Why Consider a Revocable Living Trust in Your Phoenix Estate Plan?

A revocable living trust is a popular estate planning tool. Basically, it is a written document that determines how your assets will be handled after your death. Revocable means that you can change or cancel the terms of the trust at any time during your life.

Why Consider a Revocable Living Trust in Your Phoenix Estate Plan?

Sometimes people assume that trusts are only for the wealthy, but a revocable living trust can benefit almost everyone, no matter their net worth. Below are some reasons why you should consider including a revocable living trust in your Phoenix estate plan.

  1. Avoid Time and Cost of Probate

A major benefit of a revocable living trust is that it avoids probate. Probate is the court process of administering an estate. All property left through wills is subject to probate. Probate can be costly and take months if not years to complete. Your beneficiaries will be subject to court costs and attorneys’ fees. If your estate is small, these costs aren’t high, but they can add up if your estate is more complicated. For example, if you own property in different states, your beneficiaries would be forced to go through multiple probates in each state where the property was located.

With a revocable living trust, the property passes directly to the beneficiaries. There are no court costs and attorneys’ fees. The assets are available shortly after death, which is particularly helpful for beneficiaries that need to pay funeral costs and immediate expenses.

  1. Privacy

You should consider creating a revocable living trust if you are concerned about keeping information about your assets and beneficiaries private after your death. Some people are surprised to learn that when a will is probated, it becomes public record. Anyone can learn what property you left and how you distributed it.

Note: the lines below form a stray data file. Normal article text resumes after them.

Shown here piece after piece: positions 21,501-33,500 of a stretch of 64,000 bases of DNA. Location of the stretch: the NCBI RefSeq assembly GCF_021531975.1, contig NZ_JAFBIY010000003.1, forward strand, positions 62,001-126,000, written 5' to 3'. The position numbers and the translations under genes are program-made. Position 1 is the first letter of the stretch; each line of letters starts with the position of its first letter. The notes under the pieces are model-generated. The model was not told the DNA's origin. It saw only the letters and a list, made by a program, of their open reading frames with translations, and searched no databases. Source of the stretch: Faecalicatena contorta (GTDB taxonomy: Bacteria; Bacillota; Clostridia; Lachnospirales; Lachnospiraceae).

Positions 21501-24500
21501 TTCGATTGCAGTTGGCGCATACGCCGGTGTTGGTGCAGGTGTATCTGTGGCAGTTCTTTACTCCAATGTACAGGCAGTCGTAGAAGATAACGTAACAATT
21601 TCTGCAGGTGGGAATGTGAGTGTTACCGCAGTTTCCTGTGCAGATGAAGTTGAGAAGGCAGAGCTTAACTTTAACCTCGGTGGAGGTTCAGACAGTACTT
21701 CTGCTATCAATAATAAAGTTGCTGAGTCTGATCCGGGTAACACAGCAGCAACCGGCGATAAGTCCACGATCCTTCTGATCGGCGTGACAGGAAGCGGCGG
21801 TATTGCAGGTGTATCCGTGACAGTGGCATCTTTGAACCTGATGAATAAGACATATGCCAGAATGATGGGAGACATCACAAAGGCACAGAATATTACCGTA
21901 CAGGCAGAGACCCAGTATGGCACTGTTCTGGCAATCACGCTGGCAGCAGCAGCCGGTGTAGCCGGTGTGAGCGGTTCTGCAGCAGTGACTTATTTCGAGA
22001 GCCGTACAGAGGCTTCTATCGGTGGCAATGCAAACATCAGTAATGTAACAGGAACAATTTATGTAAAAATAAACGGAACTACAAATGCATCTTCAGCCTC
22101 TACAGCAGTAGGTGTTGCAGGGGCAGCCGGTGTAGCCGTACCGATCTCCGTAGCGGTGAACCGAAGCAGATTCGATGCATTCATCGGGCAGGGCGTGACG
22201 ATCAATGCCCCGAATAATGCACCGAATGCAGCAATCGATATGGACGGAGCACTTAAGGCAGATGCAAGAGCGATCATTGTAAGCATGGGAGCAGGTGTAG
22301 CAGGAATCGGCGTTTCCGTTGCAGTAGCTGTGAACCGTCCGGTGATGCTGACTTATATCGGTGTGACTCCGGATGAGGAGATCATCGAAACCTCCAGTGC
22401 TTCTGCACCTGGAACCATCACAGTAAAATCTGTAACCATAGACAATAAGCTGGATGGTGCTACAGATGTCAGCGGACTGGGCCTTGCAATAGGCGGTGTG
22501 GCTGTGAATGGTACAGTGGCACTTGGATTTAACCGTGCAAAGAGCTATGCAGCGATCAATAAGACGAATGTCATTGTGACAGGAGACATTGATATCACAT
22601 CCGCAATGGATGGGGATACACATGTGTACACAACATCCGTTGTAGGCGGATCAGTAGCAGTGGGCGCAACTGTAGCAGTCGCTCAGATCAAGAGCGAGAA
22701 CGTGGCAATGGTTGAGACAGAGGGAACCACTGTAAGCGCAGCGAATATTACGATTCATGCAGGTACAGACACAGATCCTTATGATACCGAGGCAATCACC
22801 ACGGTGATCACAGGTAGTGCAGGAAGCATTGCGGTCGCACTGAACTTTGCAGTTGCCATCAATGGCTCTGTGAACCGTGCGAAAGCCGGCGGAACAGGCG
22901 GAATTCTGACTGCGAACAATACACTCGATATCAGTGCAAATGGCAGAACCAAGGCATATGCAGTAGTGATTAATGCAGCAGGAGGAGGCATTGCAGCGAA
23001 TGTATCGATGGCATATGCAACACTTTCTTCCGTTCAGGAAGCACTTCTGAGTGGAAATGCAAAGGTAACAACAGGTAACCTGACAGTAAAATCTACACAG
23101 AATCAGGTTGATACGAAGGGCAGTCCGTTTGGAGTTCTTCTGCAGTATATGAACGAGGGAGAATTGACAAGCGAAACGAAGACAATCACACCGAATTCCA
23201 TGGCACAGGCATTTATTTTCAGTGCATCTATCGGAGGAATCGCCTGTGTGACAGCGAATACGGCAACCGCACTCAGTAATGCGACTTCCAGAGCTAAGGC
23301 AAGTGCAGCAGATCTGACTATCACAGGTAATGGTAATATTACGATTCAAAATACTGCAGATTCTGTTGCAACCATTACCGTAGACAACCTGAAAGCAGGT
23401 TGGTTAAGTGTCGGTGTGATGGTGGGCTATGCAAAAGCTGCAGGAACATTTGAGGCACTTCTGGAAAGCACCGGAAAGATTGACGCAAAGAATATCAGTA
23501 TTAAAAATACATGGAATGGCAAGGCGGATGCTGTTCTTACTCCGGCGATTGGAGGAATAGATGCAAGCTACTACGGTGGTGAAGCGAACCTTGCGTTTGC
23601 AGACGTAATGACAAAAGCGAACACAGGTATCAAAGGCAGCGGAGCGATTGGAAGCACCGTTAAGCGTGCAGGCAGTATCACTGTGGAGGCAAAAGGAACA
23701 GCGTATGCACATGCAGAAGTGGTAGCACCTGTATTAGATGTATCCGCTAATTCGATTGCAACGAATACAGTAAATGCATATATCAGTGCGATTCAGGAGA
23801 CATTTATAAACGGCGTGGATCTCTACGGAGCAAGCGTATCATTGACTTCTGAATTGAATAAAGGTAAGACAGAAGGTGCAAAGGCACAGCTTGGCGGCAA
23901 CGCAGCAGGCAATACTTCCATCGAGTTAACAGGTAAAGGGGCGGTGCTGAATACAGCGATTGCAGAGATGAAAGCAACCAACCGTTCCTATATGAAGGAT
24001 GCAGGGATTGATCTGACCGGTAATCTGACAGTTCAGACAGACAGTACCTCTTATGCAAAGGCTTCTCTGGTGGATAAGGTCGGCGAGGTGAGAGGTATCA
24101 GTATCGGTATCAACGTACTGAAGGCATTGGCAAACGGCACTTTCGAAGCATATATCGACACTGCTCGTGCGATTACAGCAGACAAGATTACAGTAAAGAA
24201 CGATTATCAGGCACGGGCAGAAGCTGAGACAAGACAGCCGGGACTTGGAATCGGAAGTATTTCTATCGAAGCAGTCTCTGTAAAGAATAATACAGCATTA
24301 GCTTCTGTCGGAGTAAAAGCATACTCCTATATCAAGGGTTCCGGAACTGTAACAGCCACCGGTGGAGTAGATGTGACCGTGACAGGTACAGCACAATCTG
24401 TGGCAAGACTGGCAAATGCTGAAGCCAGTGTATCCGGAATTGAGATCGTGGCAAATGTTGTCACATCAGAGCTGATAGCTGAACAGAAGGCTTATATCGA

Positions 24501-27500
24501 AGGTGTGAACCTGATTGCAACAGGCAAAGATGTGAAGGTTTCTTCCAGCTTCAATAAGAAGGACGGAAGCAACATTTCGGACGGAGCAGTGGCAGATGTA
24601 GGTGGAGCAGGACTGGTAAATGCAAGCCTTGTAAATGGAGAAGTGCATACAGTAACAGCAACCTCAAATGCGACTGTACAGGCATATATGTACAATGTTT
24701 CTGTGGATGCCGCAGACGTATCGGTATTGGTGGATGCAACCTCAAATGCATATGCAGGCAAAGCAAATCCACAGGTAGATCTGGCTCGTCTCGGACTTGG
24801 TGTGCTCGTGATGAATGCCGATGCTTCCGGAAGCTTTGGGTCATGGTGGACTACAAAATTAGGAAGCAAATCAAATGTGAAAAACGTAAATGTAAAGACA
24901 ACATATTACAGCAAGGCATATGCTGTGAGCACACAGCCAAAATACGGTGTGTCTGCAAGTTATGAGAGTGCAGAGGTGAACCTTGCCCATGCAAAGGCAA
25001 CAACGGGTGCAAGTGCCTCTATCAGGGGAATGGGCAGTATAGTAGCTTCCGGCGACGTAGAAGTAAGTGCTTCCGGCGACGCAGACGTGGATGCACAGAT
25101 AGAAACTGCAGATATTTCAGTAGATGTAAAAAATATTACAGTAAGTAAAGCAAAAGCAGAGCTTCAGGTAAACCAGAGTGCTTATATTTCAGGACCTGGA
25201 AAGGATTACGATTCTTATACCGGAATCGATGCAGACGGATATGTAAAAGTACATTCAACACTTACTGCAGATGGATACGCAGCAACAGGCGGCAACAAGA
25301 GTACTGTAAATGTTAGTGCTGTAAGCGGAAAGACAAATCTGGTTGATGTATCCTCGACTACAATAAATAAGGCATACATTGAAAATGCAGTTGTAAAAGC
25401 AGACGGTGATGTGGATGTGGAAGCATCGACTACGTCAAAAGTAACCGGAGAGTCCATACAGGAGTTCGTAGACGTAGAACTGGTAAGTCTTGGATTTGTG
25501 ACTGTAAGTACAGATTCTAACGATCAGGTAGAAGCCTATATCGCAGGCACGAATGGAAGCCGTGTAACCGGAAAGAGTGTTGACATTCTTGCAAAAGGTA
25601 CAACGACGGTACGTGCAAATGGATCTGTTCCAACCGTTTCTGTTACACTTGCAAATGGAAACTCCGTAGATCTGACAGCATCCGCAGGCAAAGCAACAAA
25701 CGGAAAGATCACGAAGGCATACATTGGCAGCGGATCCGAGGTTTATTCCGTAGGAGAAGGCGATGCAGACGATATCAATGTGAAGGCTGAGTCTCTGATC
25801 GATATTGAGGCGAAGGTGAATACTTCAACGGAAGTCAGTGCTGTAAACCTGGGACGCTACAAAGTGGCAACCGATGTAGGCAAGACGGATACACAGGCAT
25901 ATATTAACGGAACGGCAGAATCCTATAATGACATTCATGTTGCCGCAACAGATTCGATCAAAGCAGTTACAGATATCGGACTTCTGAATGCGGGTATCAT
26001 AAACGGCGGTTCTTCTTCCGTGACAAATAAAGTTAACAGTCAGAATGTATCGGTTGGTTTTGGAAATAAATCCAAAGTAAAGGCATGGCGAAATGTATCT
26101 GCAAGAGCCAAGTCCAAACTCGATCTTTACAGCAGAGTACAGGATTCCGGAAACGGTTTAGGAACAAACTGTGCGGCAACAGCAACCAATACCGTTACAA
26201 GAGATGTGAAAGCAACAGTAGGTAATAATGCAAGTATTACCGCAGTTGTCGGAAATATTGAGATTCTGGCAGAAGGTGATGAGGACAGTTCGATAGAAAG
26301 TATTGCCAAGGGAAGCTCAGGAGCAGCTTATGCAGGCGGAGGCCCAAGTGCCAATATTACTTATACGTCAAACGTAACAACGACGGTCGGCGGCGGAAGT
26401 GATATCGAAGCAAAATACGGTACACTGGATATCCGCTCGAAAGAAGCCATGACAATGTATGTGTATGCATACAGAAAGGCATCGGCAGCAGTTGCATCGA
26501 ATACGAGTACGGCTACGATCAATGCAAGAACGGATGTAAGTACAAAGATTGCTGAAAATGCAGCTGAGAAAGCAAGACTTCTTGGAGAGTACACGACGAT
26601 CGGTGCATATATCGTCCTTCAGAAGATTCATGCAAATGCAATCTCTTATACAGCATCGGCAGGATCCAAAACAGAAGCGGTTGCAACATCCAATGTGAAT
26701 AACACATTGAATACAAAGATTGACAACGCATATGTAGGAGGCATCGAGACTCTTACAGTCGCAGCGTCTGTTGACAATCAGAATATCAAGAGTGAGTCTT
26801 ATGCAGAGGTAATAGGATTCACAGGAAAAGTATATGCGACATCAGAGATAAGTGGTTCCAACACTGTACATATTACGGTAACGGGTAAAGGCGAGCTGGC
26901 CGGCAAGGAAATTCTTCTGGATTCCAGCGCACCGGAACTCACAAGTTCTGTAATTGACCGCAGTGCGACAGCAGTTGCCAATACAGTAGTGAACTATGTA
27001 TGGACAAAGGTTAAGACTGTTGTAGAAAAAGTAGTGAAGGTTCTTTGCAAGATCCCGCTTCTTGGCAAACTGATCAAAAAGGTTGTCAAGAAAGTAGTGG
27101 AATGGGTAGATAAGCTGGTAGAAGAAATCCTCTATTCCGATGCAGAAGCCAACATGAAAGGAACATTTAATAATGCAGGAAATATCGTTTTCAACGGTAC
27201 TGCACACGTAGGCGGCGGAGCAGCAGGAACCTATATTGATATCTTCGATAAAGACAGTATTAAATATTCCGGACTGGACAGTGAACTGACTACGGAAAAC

Revocable living trusts, on the other hand, are private documents. Trust documents do not need to be filed with the court, and no one will be able to look up and discover what property you owned and where it went.

  1. Reduce Disputes

Revocable living trusts tend to reduce familial disputes. Before the probate proceeding begins, all heirs who have an interest in your estate are given notice of the will, and they have the opportunity to challenge the will. Even heirs that were disinherited are given notice, which can cause disputes among family members. However, there is no notice requirement for revocable living trusts.

  1. Protects Your Assets If You Become Incapacitated

Another great reason to create a revocable living trust is to protect your assets if you become incapacitated. In a revocable living trust, you can authorize another person to act on your behalf if you become physically or mentally incapacitated and can no longer make decisions on your own. They will automatically be able to pay your bills and otherwise control the trust’s assets.

If there is no revocable living trust or durable power of attorney, a family member or close friend will have to go through a court process and request guardianship or conservatorship. This process can be both expensive and timely. Even after a guardian is named, there is often continued court supervision over the management of the assets.

  1. Further Management

One benefit of revocable living trusts is that you can put restrictions on how your inheritance is to be managed by your successor trustee. For example, you could set milestone ages when the property should be distributed. This flexibility can be especially helpful if your child has disabilities, fights addiction, or is a spendthrift.

  1. Flexibility

While the trust technically owns the assets, you retain control over the assets in a revocable living trust. The trust document is not set stone. You change or cancel trust provisions at any time. This flexibility is important because life circumstances change, and you want your estate plan to be able to adapt.

  1. Segregation of Assets

A revocable living trust can help married partners segregate marital property from separate property. Arizona is a community property state. If you are married and have a substantial property that was acquired before marriage, you should consider a revocable living trust.

Your Phoenix Estate Planning Attorney

If you are interested in creating or updating your estate plan, you should consult with an experienced estate planning attorney who understands Arizona’s unique laws and regulations. Nicole Pavlik has successfully helped many residents of Phoenix navigate the estate planning process and is ready to offer you the advice you need. Call Nicole Pavlik Law Firm today at 602-635-6176 to schedule a consultation.